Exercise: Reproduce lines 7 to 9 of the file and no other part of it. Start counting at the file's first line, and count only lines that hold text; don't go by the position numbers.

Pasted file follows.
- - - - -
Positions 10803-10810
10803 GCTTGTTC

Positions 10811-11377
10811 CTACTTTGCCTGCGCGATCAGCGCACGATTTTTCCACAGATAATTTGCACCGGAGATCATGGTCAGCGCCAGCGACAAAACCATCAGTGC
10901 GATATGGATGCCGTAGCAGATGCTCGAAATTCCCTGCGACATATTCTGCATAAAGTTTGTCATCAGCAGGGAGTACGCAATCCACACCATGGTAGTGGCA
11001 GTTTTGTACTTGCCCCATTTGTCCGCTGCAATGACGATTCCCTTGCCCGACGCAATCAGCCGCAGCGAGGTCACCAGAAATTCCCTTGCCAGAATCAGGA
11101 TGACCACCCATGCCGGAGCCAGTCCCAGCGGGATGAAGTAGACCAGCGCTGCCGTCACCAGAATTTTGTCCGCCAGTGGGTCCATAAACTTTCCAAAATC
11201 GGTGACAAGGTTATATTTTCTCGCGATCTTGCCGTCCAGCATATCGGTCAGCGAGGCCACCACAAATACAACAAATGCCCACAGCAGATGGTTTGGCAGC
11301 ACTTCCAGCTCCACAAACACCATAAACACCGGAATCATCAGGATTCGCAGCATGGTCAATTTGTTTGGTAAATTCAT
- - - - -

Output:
11101 TGACCACCCATGCCGGAGCCAGTCCCAGCGGGATGAAGTAGACCAGCGCTGCCGTCACCAGAATTTTGTCCGCCAGTGGGTCCATAAACTTTCCAAAATC
11201 GGTGACAAGGTTATATTTTCTCGCGATCTTGCCGTCCAGCATATCGGTCAGCGAGGCCACCACAAATACAACAAATGCCCACAGCAGATGGTTTGGCAGC
11301 ACTTCCAGCTCCACAAACACCATAAACACCGGAATCATCAGGATTCGCAGCATGGTCAATTTGTTTGGTAAATTCAT